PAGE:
Pay: New thinking needed
WORKERS, FEB 2008 ISSUE
Just before the Christmas break the TUC launched a unified and coordinated campaign of all public sector trade unions over pay – the rejection of the 2 per cent ceiling and diminishing offers during the next three years. Cynics will point out that if you want a campaign to be still-born then you ask the TUC to lead it. However all the public sector unions affiliated to the TUC turned up to what was effectively a zero reported campaign launch.
So what is going to happen? All public sector trade unions are going to meet monthly. All are going to coordinate their claims and data supporting their claims. They are going to lodge their claims early. They are going to consult the members about what will be in the claim. They are going to consult each other. They are going to "build" support for a campaign. And that's it.
There is a lot of rhetoric about "smashing" Brown's wage restraint policy but little else. Workers in local government are looking at the comprehensive spending review offering spending increases on services of 1 per cent, 0.7 per cent and nothing during the next three years coupled with a 3 per cent efficiency saving – and seeing a cut.
Yet any minister who has paid the slightest attention to the sabre rattling of Unison over pay in the last 4 years will have noticed the absence of 75 per cent of the membership from even returning their ballot papers. Let alone that Unite and the GMB have rolled over without even going through the charade of a ballot.
There is also the prospect of dramatically extended "shared services provision" across local authorities, with outsourced services if not direct externalisation happening. The concept of the "public sector" worker having comparable terms and conditions and flexibility to transfer between parts of the shared public service – be it local government, civil service or NHS – is being actively developed.
Old boundaries of local services are being deliberately undermined. The breakdown of local and central government roles, devolution, regionalisation, dismantling of the British state under EU directives will destroy traditional areas of demarcation and distinctive roles. Likewise in health we see the concept of an NHS Passport promoted – you are a worker in the NHS but can move or be moved wherever the NHS requires you. The idea that the NHS provides a public service free at point of need irrespective of who owns the means to deliver that service is fundamental to government thinking – a NHS Passport passing seamlessly through myriad private companies, transferred so often that identity is lost. Worse, in the NHS most unions have rushed headlong to adopt pay review bodies to determine their pay, effectively giving up the right to bargain. Three-year deals have been the norm in the NHS for the past six years, so it is no surprise that the government is talking of another three-year deal.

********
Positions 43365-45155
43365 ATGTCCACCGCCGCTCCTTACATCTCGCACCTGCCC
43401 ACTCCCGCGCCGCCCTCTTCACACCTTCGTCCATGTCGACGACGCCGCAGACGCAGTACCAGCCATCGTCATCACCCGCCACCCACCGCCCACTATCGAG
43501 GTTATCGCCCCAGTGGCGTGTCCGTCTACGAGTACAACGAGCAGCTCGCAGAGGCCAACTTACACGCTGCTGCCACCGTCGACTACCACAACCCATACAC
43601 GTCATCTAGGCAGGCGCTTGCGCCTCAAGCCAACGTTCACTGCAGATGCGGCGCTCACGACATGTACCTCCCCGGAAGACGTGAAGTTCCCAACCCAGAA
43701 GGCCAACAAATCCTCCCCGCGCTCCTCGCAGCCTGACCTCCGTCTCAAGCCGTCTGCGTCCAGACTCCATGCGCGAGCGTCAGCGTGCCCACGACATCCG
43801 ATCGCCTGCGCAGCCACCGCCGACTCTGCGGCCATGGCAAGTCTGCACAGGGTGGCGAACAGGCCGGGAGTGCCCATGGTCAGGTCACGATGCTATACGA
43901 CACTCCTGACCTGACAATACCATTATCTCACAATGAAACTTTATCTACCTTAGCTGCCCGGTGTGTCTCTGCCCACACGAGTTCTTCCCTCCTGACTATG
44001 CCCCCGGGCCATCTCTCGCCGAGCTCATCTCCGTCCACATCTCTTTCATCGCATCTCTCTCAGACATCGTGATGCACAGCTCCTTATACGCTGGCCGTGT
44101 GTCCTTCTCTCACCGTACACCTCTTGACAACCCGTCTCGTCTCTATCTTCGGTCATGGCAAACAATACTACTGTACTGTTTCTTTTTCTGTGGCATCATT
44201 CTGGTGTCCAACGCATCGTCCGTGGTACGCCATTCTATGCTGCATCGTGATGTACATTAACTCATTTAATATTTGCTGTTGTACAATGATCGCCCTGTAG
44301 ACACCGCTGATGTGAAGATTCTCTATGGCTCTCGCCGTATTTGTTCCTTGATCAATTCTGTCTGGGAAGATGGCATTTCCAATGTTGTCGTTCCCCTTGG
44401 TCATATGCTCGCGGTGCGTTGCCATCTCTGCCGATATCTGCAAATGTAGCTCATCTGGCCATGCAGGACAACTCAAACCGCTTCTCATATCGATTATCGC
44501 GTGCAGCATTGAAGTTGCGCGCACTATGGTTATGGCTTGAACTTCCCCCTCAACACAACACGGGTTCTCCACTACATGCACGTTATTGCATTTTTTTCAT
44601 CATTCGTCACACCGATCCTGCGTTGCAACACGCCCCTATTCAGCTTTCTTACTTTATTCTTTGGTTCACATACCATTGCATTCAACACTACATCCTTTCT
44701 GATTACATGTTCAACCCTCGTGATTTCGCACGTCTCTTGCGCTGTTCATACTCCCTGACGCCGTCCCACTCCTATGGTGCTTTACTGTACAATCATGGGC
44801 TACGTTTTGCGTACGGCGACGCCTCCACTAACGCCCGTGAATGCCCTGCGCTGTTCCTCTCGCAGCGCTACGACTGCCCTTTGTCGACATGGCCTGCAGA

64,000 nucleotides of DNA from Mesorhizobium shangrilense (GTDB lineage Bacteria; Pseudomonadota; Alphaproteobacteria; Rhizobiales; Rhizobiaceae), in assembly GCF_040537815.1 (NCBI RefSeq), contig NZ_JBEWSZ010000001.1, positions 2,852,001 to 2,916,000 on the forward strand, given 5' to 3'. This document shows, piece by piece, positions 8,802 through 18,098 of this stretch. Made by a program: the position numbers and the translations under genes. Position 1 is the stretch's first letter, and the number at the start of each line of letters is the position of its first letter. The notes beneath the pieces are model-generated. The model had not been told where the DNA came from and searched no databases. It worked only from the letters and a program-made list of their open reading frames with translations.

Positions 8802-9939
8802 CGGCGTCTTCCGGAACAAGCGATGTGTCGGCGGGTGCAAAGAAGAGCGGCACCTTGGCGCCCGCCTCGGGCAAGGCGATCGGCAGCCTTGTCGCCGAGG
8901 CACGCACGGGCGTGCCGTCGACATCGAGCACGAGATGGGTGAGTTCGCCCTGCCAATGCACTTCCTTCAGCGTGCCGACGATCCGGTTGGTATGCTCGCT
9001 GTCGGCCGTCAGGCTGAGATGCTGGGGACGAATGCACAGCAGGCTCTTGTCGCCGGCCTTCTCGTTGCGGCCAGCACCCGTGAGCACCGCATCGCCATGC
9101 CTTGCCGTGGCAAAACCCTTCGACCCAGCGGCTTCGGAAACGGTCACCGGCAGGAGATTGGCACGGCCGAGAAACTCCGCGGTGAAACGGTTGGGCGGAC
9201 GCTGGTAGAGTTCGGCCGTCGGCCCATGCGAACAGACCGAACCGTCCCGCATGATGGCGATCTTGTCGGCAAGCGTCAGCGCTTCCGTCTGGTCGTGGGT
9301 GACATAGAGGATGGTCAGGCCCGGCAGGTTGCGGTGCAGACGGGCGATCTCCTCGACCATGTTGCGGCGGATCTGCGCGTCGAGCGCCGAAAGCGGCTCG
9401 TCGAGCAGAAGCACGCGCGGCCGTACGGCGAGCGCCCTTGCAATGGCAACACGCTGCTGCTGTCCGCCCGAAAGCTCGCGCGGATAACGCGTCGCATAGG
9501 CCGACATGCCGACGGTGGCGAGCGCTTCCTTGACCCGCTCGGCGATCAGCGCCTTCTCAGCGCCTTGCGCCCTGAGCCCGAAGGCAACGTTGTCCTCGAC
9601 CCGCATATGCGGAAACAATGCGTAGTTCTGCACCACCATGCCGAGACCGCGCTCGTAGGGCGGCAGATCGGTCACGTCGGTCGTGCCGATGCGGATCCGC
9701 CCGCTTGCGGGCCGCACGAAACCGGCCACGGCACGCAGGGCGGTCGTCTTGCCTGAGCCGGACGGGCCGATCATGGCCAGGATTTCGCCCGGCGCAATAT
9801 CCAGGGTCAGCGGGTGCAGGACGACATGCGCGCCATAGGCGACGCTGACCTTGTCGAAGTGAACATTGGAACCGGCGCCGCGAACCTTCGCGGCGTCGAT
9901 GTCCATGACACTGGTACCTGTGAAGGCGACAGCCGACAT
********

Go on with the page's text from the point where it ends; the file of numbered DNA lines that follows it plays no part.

As Workers has said previously there is the need for new thinking over public sector pay and how we improve it: the old days of big public sector pay disputes are gone. The challenge to all public sector unions is how to retain membership, bargaining, recognition, density, influence, and so on, in what is a dwindling public sector but growing alternative private, voluntary, and public partnership sector providing services to the public. Brown has clearly indicated he would welcome a public fight with the trade unions over pay – partly so that he can project his adopted aura of Thatcher reincarnate as well as go down in flames along with all his other failing policies. Getting the public sector TUC affiliates together is a start but new thinking, new ideas, new arguments are required to convince members that they can fight for wages – and win.